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Hostel Part II Review

Movies.com Critics

4.5

Dave White Profile

… the camera doesn't cut away from flesh being ripped open … Read full review

Other Critics provided by Metacritic.com

Critics scores range from 0 to 100, with higher scores indicating more favorable reviews.

  • 3.0
    46

    out of 100

    Metascore®
    Mixed or average reviews
    based on a weighted average of all
    critic review scores.

  • 25

    out of 100

    USA Today

    The filmmakers behind the "Saw" franchise must love to see a movie like Hostel: Part II.Compared to this Eli Roth fetish video, the "Saw" films are Oscar bait.

    Read Full Review

  • 38

    out of 100

    ReelViews James Berardinelli

    The problem with Hostel Part II is the same flaw that afflicted Hostel: no tension.

    Read Full Review

  • 70

    out of 100

    The Hollywood Reporter Michael Rechtshaffen

    Roth has managed the rare feat of actually improving on the original.

    Read Full Review

  • 75

    out of 100

    Entertainment Weekly Owen Gleiberman

    An authentic real-world creep show -- better, if anything, than its predecessor.

    Read Full Review

  • See all Hostel Part II reviews at Metacritic.com

For Families provided by Common Sense Media

not for kids

Gory torture bloodbath checks in for another stay.

What Parents Need to Know

Parents need to know that this gruesome horror sequel absolutely isn't for kids, even though splatter-loving teens may well want to see it. The movie is full of non-stop images of graphic, bloody deaths. A naked girl is hung upside down and sliced until her blood creates a shower on her murderer (also a nude woman), a man is dissected alive and cannibalized, and other victims are subjected to decapitation, castration, vicious dog attacks, and more. Characters also swear, smoke, drink, and do drugs -- and there are hints of lesbianism -- but all of that plays second fiddle to the grisly torture scenes.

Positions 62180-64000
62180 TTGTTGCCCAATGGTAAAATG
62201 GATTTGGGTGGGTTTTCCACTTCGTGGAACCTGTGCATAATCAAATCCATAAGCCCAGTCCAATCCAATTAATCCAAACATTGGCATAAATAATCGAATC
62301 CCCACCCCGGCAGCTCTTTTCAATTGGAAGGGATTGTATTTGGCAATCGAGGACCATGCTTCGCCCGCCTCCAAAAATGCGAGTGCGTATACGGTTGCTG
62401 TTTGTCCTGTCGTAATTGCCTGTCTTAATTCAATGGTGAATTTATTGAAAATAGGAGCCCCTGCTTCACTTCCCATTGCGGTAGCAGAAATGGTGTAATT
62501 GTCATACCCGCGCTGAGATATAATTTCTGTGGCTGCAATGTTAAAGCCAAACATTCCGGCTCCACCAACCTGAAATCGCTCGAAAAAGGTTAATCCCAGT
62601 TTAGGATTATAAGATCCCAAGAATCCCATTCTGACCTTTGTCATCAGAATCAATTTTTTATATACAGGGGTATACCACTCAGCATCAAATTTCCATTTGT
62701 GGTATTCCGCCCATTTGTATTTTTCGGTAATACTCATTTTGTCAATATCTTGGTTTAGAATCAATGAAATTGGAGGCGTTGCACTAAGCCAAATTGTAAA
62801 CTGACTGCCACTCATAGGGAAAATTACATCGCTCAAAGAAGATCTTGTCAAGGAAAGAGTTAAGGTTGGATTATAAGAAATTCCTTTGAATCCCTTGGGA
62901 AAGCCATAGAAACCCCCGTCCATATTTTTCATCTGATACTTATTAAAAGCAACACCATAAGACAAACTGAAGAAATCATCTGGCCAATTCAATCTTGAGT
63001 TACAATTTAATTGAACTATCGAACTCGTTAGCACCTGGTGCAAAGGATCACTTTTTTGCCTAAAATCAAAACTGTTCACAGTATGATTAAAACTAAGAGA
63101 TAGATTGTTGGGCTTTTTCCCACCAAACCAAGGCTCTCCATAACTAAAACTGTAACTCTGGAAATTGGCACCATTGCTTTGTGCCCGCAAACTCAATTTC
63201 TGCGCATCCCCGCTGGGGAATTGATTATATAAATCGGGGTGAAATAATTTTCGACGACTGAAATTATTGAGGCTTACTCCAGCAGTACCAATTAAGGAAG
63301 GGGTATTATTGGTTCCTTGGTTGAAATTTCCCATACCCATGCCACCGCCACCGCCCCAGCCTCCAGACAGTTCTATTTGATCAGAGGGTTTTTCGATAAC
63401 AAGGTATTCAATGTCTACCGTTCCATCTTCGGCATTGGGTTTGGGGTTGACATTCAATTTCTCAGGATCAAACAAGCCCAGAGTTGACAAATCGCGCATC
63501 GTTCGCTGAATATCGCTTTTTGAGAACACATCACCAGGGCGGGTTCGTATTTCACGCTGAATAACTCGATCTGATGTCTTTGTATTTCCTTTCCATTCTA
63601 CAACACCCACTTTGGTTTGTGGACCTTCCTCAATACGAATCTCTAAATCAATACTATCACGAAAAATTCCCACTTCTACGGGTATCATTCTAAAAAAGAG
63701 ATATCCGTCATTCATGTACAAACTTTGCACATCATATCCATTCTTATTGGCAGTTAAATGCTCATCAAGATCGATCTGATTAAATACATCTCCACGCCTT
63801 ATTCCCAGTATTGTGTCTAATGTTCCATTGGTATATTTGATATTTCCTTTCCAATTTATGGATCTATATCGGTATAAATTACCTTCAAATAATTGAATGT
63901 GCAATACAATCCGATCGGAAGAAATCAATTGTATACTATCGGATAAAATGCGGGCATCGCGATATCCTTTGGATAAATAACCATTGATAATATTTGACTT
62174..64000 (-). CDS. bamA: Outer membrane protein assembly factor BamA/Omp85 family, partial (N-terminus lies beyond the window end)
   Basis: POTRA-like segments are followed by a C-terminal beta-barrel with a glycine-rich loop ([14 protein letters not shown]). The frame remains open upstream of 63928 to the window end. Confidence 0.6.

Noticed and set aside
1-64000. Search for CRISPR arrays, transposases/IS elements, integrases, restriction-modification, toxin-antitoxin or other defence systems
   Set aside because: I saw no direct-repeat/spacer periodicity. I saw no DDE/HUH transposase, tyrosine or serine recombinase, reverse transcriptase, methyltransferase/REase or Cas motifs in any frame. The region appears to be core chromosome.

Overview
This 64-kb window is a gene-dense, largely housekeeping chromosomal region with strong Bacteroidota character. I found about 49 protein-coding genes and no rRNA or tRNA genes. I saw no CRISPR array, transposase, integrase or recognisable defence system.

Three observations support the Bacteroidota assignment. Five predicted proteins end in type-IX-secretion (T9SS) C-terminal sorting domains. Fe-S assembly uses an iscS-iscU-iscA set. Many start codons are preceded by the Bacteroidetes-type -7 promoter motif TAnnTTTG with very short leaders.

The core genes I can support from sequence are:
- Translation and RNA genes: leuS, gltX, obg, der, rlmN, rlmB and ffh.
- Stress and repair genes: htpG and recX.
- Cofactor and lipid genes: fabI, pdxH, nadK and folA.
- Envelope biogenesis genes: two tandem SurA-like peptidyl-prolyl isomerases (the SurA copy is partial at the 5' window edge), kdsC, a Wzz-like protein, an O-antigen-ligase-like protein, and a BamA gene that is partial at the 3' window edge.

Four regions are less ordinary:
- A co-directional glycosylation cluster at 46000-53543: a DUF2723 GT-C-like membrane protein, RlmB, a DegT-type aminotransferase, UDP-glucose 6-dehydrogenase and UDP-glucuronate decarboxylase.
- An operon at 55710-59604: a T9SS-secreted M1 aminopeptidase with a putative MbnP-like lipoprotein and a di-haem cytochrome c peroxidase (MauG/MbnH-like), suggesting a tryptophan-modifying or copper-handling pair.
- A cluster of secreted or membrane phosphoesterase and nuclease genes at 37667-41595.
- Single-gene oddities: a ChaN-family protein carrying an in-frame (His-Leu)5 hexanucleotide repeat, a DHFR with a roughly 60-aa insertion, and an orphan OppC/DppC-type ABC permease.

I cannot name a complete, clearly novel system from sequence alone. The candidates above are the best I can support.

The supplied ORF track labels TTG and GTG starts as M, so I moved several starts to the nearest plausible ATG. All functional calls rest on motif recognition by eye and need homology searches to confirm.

• Families can talk about the appeal of extreme gore. Why do you think "torture" horror movies are so popular now? Is the movie making any kind of statement about violence in media? If so, what is it? Families can also discuss the murderers' motivation -- namely, to fulfill their own selfish fantasies. Is human nature really that depraved? Does the character who survives become as bad as the killers? Why or why not?

The good stuff
  • message true0

    Messages: A montage of a "bidding war" for victims reveals that the movie's sadistic secret society has a diverse, affluent international clientele. But there's still a sense that the old-world Eastern European setting and culture somehow brings out traits that are wicked and deadly. A character who escapes may or may not be stained with the murderous spirit.

What to watch for
  • violence false5

    Violence: Gruesome, bloody torture gore. Weapons/implements include power saw, blades, a filthy hypodermic needle, a blowtorch, and dissecting tools. Two decapitations, followed by close ups of the oozing neck stump. A trophy room of severed heads, and a close up of a corpse savaged by dogs. One of the few times the camera turns away is when one character shoots a child to death.

  • sex false5

    Sex: Both male and female nudity, though there's a lot more of the latter than the former (that said, a tortured/severed penis is a prominent prop). Sex is more talk than action here, but there are lesbian overtones.

  • language false5

    Language: Strong, frequent profanity includes "f--k" and "c--t."

  • consumerism false3

    Consumerism: Clothing-product labels, liquor brands, and an iPod are most prominent.

  • drugsalcoholtobacco false5

    Drinking, drugs and smoking: Characters frequently smoke, drink, or go looking for drugs. One snorts cocaine.

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